sslVerifyServerCert is false disabling certificate validation; must be set to "true" for increased security
|Enable TLS certificate requirements and certificate host name validation.|
|You use the default certificates that come with the Splunk platform installation packages, and haven't yet turned on TLS certificate requirements or certificate host name validation.||An error message similar to the following, when the instance starts up, in the
sslVerifyServerCert is false disabling certificate validation; must be set to "true" for increased security
|Obtain and install valid certificates. Then enable TLS certificate requirements and certificate host name validation.|
|You use the default certificates that come with the Splunk platform installation packages, or haven't yet turned on TLS certificate requirements or certificate host name validation, and try to connect to another Splunk instance using the CLI.||An error message similar to the following:
WARNING: Server Certificate Hostname Validation is disabled. Please see server.conf/[sslConfig]/cliVerifyServerName for details. Login failed
|Obtain and install valid certificates. Then enable TLS certificate requirements and certificate host name validation. Then, try the CLI command again.|
|You use the default certificates that come with the Splunk platform installation packages, haven't yet turned on TLS certificate requirements or certificate host name validation, and later upgrade to a release that enables certificate validation by default||For connections between Splunk platform instances, TLS connection errors similar to the following:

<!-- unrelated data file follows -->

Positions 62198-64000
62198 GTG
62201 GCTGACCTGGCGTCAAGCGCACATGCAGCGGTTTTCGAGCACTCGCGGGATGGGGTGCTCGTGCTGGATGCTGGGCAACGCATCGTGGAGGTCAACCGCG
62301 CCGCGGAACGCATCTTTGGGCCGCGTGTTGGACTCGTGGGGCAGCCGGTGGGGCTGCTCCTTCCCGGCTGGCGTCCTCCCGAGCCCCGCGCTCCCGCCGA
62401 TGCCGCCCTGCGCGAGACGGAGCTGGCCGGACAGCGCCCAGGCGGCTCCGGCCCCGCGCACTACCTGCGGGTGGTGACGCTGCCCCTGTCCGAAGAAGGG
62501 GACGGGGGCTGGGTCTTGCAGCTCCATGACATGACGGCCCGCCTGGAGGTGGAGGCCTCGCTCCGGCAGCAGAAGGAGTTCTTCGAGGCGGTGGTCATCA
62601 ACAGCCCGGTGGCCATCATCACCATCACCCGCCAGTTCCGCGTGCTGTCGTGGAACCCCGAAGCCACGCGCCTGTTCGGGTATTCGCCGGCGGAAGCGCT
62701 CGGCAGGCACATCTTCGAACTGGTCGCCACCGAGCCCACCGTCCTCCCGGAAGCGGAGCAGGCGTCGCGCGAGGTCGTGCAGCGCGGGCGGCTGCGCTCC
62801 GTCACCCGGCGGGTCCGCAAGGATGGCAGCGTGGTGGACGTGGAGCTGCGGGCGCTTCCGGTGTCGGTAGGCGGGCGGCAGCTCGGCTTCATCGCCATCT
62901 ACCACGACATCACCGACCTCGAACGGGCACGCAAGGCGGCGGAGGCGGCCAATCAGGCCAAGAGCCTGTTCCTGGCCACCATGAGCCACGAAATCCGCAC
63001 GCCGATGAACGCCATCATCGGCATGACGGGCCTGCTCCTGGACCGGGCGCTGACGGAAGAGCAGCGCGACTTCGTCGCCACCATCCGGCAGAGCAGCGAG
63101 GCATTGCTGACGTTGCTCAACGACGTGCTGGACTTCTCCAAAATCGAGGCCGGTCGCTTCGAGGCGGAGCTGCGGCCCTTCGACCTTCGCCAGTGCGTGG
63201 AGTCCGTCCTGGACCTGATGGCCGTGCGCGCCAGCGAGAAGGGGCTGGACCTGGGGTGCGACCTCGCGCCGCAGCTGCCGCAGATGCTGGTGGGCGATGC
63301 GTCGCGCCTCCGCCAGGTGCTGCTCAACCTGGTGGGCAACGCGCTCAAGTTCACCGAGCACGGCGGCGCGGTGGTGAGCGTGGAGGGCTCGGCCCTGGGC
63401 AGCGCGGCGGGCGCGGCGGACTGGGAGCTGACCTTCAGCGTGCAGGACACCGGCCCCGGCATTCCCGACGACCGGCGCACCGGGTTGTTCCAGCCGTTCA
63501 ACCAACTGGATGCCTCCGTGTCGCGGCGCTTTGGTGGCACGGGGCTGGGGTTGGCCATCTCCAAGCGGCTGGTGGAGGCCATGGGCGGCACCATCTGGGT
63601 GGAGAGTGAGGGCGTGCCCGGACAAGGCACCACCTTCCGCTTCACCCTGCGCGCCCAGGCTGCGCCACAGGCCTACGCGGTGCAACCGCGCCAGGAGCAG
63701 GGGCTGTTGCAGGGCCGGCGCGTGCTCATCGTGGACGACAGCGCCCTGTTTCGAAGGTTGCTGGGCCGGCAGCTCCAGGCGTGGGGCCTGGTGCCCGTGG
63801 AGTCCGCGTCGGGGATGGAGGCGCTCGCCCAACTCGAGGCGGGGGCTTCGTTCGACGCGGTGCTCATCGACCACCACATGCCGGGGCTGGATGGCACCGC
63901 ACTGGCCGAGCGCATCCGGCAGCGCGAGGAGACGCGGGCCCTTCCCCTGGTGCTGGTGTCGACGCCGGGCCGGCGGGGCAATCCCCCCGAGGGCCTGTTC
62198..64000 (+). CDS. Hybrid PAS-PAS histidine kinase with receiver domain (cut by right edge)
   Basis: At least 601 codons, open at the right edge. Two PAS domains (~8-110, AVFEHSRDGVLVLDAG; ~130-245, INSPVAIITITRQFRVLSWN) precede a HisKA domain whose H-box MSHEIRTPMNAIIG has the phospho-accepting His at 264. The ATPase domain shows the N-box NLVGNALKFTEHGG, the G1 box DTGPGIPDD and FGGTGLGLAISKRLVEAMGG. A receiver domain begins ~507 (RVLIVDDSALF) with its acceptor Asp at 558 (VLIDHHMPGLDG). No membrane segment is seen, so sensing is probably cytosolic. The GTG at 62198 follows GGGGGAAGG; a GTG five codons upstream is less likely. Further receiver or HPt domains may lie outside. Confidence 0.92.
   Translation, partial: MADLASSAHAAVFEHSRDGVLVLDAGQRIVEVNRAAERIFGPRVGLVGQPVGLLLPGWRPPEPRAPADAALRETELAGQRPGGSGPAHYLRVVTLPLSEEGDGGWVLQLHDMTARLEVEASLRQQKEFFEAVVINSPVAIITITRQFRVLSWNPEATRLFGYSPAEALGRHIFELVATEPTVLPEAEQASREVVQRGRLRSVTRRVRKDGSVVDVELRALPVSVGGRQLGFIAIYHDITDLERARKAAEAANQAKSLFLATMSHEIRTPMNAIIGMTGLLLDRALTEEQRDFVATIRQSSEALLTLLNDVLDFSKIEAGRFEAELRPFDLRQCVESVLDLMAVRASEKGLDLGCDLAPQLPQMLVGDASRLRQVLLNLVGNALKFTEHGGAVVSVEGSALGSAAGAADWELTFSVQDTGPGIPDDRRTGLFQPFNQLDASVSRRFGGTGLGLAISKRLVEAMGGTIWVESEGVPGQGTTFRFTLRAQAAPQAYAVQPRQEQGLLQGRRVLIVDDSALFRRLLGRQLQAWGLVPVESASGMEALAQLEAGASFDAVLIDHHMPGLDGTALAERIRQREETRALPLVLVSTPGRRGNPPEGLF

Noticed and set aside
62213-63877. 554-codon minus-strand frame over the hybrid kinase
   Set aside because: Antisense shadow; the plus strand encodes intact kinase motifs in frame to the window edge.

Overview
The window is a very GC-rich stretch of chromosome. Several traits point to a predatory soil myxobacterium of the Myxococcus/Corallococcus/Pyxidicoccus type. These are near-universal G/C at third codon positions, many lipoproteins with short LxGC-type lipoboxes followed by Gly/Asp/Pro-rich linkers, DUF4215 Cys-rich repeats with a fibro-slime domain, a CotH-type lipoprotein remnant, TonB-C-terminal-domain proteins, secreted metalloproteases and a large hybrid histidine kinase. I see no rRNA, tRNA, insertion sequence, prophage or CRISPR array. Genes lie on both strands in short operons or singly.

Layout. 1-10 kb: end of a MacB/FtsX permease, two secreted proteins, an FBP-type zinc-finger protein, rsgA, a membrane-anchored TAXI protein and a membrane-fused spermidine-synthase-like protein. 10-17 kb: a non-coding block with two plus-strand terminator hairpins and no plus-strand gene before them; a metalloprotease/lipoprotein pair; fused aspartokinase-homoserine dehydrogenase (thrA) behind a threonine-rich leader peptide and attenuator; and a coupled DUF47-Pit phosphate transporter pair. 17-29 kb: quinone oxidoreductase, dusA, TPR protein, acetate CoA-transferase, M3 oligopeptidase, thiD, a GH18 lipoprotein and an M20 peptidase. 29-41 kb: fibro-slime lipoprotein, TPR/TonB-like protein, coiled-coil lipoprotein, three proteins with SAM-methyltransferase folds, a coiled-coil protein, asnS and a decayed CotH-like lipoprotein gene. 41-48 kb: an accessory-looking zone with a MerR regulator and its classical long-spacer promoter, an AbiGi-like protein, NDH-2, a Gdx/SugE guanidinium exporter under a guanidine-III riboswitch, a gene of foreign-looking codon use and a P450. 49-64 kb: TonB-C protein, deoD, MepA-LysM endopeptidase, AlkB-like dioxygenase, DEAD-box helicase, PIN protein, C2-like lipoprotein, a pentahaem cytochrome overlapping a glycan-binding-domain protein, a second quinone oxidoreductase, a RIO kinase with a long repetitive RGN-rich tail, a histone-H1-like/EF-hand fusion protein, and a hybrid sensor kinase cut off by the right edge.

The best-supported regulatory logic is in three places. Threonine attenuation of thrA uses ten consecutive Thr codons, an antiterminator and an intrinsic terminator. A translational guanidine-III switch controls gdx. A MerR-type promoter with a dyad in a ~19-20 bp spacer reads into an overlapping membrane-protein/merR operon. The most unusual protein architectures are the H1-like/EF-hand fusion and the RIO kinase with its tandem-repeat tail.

2022-03-04T20:41:00.231Z E NETWORK [NetworkInterfaceASIO-Replication-0] SSL peer certificate validation failed: self signed certificate in certificate chain 2022-03-04T20:41:00.231Z W ASIO [NetworkInterfaceASIO-Replication-0] Failed to validate peer certificate during SSL handshake: SSLHandshakeFailed: SSL peer certificate validation failed: self signed certificate in certificate chain 2022-03-04T20:41:00.231Z I ASIO [NetworkInterfaceASIO-Replication-0] Failed to connect to 10.202.5.121:8191 - SSLHandshakeFailed: SSLHandshakeFailed 2022-03-04T20:41:00.231Z I ASIO [NetworkInterfaceASIO-Replication-0] Dropping all pooled connections to 10.202.5.121:8191 due to failed operation on a connection
For connections from the CLI, errors similar to the following:
ERROR: certificate validation: self signed certificate in certificate chain ERROR: certificate validation: self signed certificate in certificate chain Couldn't complete HTTP request: error:14090086:SSL routines:ssl3_get_server_certificate:certificate verify failed
Downtime risk. Splunk platform instances won't be able to connect with each other.
|Obtain and install valid certificates. Then enable TLS certificate requirements and certificate host name validation. Then, if using the CLI, try the CLI command again.|
Configure your Splunk platform deployment to enforce security updates
When you upgrade to Splunk Enterprise version 9.0, or Splunk upgrades your Splunk Cloud Platform instance to version 8.2.2202 and higher, the changes that this topic describes are available for you to enable. Splunk has already enabled some of the changes.
To configure the Splunk platform deployment to use enforcement mode for all changes, do the following:
- Ensure you have valid certificates. If you don't, get or create them. See the following topics for instructions:
- To create and sign your own certificates, see How to self-sign certificates.
- To get certificates from a third party, see How to obtain certificates signed by a third-party for inter-Splunk communication.
- Install the certificates on all instances in your Splunk platform deployment, if you have not already.
- Follow the "Learn More" links in the "Summary of changes" table to procedures that describe how to enable certificate validation for each update.
For further information
See the following topics for more information:
How to secure and harden your Splunk platform instance
Install Splunk Enterprise securely
This documentation applies to the following versions of Splunk® Enterprise: 9.0.1, 9.0.2, 9.0.3, 9.0.4, 9.0.5, 9.0.6, 9.0.7